Dictionary of Concepts

Learn more about the key concepts in agroecology. Are you curious to understand what “phytoremediation” is? Keep reading to find out.
A C E F G P Q S

A.

  • Agro-waste

    Agro-waste, also known as agricultural waste, refers to the organic waste generated as a by-product of agricultural activities such as crop production, livestock farming, and forestry. It includes crop residues, manure, animal bedding, wood chips, and other plant and animal materials that are no longer needed or useful in the production process. 

    Agro-waste can be a significant environmental issue if not managed properly, as it can lead to soil degradation, water pollution, and greenhouse gas emissions. However, it can also be a valuable resource if recycled or reused through various processes such as composting, anaerobic digestion, and bioenergy production. Reference: https://www.sciencedirect.com/topics/agricultural-and-biological-sciences/agricultural-waste

  • Agroecology

    Defined by the FAO: “simultaneously applies ecological and social concepts and principles to the design and management of food and agricultural systems. It seeks to optimise the interactions between plants, animals, humans, and the environment while taking into consideration the social aspects that need to be addressed for a sustainable and fair food system.” Reference: https://www.fao.org/agroecology/overview/en/

  • Agroforestry

    Agroforestry is the integration of woody vegetation, crops and/or livestock on the same area of land. Trees can be inside parcels or on the boundaries (hedges). Reference: http://www.europeanagroforestry.eu/about/agroforestry-europe

C.

  • Conventional farming

    A farming method that includes the use of synthetic chemical fertilizers, pesticides, herbicides, and genetically modified organisms, allowing this type of farms to be less depending on cultural (crop rotation, inclusion of crops fixing atmospheric nitrogen), biological, and mechanical practices that foster cycling of resources, promote ecological balance, and conserve biodiversity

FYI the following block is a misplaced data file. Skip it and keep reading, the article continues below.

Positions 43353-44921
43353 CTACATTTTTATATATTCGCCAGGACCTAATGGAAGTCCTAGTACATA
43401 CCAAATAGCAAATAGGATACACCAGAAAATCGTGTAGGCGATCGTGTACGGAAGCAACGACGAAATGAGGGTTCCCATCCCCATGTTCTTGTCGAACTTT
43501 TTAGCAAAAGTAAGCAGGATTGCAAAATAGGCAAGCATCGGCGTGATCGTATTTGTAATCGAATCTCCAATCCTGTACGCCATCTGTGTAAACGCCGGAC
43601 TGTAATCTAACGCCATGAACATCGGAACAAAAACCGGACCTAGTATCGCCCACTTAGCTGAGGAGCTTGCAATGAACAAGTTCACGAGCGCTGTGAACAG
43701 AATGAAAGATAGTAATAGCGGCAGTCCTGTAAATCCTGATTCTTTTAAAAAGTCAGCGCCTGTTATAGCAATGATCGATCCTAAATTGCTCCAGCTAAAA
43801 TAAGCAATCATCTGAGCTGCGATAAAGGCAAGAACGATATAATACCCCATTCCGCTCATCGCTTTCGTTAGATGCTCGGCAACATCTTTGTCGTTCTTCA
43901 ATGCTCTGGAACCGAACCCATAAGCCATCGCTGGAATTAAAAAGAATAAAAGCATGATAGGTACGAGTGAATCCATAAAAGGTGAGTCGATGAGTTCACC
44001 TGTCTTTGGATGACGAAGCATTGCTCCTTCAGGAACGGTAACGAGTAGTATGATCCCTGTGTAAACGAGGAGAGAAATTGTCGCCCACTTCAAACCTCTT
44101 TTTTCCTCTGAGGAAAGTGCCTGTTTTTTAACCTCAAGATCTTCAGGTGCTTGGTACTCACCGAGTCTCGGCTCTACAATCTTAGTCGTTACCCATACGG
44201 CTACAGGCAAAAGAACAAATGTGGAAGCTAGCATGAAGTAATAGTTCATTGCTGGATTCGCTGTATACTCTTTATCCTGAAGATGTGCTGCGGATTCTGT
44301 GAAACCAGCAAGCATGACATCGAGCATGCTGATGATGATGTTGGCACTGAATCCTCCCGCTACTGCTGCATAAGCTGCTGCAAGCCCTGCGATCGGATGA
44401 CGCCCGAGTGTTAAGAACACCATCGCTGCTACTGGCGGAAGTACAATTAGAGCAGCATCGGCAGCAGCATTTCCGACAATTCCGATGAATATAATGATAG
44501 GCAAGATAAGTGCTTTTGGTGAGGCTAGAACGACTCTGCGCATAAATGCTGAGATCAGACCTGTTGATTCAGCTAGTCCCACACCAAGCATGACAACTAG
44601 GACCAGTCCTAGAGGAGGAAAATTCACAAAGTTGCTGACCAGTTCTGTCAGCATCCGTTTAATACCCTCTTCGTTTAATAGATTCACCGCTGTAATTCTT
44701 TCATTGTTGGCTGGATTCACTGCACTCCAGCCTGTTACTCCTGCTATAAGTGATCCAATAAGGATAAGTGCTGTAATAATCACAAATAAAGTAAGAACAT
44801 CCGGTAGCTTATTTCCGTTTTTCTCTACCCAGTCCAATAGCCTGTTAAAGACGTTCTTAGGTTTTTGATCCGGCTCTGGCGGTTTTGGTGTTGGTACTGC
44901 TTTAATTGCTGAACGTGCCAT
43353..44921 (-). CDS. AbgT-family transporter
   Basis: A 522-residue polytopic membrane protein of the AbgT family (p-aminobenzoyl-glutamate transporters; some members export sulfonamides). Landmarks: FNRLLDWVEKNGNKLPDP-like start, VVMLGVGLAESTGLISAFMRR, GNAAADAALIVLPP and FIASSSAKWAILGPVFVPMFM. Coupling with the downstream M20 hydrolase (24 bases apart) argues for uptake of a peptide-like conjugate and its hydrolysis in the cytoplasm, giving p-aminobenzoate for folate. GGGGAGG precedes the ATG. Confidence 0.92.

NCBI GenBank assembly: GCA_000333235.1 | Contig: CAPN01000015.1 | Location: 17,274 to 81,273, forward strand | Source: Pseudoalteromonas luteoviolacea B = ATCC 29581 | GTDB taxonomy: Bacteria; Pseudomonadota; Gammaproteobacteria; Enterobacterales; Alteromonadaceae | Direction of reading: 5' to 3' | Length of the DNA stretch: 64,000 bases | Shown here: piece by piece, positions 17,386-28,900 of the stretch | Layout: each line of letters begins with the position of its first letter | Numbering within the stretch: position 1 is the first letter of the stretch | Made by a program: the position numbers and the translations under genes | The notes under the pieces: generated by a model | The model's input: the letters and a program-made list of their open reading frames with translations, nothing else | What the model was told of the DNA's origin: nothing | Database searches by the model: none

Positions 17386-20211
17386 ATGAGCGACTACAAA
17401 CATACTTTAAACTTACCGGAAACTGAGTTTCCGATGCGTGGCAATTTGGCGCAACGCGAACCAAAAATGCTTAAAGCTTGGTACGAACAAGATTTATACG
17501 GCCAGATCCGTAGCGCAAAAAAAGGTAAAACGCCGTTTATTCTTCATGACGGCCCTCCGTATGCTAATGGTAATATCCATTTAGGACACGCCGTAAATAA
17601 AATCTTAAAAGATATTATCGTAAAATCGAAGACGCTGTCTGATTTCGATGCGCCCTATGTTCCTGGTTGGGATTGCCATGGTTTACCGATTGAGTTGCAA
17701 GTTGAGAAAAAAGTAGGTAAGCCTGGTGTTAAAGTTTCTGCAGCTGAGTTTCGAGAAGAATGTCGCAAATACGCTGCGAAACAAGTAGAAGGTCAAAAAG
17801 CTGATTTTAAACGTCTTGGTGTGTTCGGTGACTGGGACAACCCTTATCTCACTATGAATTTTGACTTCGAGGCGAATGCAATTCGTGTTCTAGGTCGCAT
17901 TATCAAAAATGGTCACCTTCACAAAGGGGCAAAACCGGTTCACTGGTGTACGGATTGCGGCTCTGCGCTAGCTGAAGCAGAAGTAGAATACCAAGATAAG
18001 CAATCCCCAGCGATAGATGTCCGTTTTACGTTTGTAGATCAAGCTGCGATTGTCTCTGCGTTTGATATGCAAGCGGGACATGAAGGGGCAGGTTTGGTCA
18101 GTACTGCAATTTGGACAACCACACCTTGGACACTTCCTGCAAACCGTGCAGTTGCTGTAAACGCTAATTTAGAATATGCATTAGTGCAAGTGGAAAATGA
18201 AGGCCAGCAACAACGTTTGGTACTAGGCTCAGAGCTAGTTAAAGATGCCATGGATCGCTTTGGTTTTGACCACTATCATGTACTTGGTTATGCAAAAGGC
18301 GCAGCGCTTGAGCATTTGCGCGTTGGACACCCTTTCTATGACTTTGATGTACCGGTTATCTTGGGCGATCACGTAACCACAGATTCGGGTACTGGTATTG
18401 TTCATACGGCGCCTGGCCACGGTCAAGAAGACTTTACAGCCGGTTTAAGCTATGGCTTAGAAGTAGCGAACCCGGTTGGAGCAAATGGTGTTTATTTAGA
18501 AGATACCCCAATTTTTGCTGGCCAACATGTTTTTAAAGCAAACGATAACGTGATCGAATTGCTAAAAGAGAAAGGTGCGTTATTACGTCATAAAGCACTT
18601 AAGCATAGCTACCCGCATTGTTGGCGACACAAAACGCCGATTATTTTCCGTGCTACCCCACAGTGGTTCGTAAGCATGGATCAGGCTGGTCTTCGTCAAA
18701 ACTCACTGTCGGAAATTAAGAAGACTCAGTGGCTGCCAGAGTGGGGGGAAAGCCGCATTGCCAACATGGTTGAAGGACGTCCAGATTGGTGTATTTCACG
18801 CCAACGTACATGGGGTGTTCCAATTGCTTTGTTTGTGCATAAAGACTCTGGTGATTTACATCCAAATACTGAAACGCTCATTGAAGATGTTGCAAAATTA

E.

  • Ecological or ecosystem resilience

    Ecological resilience can be defined in two ways. The first is a measure of the magnitude of disturbance that can be absorbed before the (eco)system changes its structure by changing the variables and processes that control behaviour. The second, a more traditional meaning, is as a measure of resistance to disturbance and the speed of return to the equilibrium state of an ecosystem. Reference: EEA: https://www.eea.europa.eu/help/glossary/chm-biodiversity/ecological-or-ecosystem-resilience

      

F.

  • Farm to Fork Strategy

    The Farm to Fork Strategy is the EU strategy that aims to accelerate our transition to a sustainable food system that should have a neutral or positive environmental impact, help to mitigate climate change and adapt to its impacts, reverse the loss of biodiversity, ensure food security, nutrition and public health, making sure that everyone has access to sufficient, safe, nutritious, sustainable food preserve affordability of food while generating fairer economic returns, fostering competitiveness of the EU supply sector and promoting fair trade.  Reference: https://food.ec.europa.eu/horizontal-topics/farm-fork-strategy_en

G.

  • Green Deal

    The Green Deal is a package of measures introduced by the European Commission in 2019 to help the EU become climate neutral by 2050. It aims to transform the European economy to a sustainable and low carbon one, with a focus on energy efficiency, renewable energy, and reducing greenhouse gas emissions. The Green Deal covers various sectors including industry, agriculture, transport, and building. Reference: https://ec.europa.eu/info/strategy/priorities-2019-2024/european-green-deal_en

P.

Q.

  • Quality seeds

    Seeds that are varietally pure with a high germination percentage, free from pathogens, and with a proper moisture content and weight. Quality seed insures good germination, rapid emergence, and vigorous growth

S.

  • Sustainable land management practices

    Sustainable land management (SLM) comprises measures and practices adapted to biophysical and socio-economic conditions aimed at the protection, conservation and sustainable use of resources (soil, water and biodiversity) and the restoration of degraded natural resources and their ecosystem functions. https://www.fao.org/land-water/land/sustainable-land-management/slm-practices/en/